On April 15, 1987, Juan Nieves pitches the first no-hitter in the history of the Milwaukee Brewers. Nieves strikes out seven in shutting down the Baltimore Orioles, 7-0. Glenn Braggs, Greg Brock, and Dale Sveum support Nieves with home runs. The game ends when Robin Yount makes a diving catch in Centerfield off future Hall of Famer Eddie Murray.

Nieves finished the game with 128 pitches and five walks, but no runners moved past first base. He was able to stay in the game with an economical latter part of the game, 1-2-3 innings in the sixth, seventh and eighth, plus the first two outs of the ninth when he retired Ken Gerhart on a groundout and Rick Burleson on a lineout.

But Cal Ripken Jr. drew a walk on four pitches to bring up his fellow future Hall of Famer Murray, and he sent a liner to right-center field.

“Games like this, you get pretty excited,” Yount said. “Those things don’t happen very often. You don’t get too many chances to take part in it. I was going to give it every effort not to let it fall. I saw it all the way. I felt like I got a decent jump on it. I chased it and it fell in my glove.”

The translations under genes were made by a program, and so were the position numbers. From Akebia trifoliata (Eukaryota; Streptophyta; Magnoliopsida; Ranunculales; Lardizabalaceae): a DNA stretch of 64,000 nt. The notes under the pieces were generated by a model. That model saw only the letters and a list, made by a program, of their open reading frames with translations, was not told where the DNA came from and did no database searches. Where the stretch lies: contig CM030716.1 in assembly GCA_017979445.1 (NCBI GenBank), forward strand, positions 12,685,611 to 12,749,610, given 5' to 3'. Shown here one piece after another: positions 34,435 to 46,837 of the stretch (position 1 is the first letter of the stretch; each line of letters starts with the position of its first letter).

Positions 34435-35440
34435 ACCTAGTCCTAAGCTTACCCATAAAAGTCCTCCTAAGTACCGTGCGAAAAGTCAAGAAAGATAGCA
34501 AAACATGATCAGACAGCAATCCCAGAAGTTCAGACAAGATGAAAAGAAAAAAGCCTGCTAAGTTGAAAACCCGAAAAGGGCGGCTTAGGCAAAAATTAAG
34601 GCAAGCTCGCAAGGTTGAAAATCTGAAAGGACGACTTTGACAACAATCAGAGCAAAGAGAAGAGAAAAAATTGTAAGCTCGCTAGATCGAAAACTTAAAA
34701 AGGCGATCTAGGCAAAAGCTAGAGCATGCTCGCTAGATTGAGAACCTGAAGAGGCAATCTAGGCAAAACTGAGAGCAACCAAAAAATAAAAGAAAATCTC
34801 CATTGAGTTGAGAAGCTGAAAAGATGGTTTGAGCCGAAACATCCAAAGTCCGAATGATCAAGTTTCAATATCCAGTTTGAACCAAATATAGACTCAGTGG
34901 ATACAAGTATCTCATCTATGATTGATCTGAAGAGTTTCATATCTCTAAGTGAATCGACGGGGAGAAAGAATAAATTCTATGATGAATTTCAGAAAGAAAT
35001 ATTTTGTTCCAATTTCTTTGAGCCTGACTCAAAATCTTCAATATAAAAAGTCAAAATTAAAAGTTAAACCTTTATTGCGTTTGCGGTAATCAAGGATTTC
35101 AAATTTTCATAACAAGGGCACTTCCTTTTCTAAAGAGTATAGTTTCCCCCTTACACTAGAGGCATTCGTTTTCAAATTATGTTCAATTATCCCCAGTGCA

“Off the bat, I thought it was going to hang a little,” Trebelhorn said. “Then it started to fall. I thought, ‘There (goes) the kid’s no-hitter and shutout as well.’ Robin made a great catch.”

“When he broke, I knew he was going to catch it,” said Orioles manager Cal Ripken Sr.

Here are the Complete Game 1 hitters before Nieves No Hitter –

Skip Lockwood (May 30, 1972 and Aug. 1, 1972). Lockwood was a solid pitcher for Milwaukee in the early years, a carryover from the Seattle Pilots who played from 1970 through 1973, with three of those seasons posting ERAs of 3.90 or better. One of the two one-hitters, however, didn’t go the full nine innings, ruled a complete game after six. Lockwood also combined with Ken Sanders on another one-hitter on June 26, 1972.

Jim Colborn (May 9, 1973). Jeff Burroughs hit a home run in the fifth, but otherwise it was a clean outing for Colborn, who permitted just three walks against the Rangers.

Moose Haas (June 29, 1985). Don Mattingly’s double in the seventh spoiled the fun; otherwise Haas just had one walk in the 6-0 win over the Yankees.

Danny Darwin (Aug. 19, 1985). It’s the only complete-game one-hitter with no walks, but Darwin gave up a leadoff homer to Roy Smalley in the fifth, so he doesn’t even get the shutout. He also hit a batter and recorded eight strikeouts in the 4-1 win over Minnesota.


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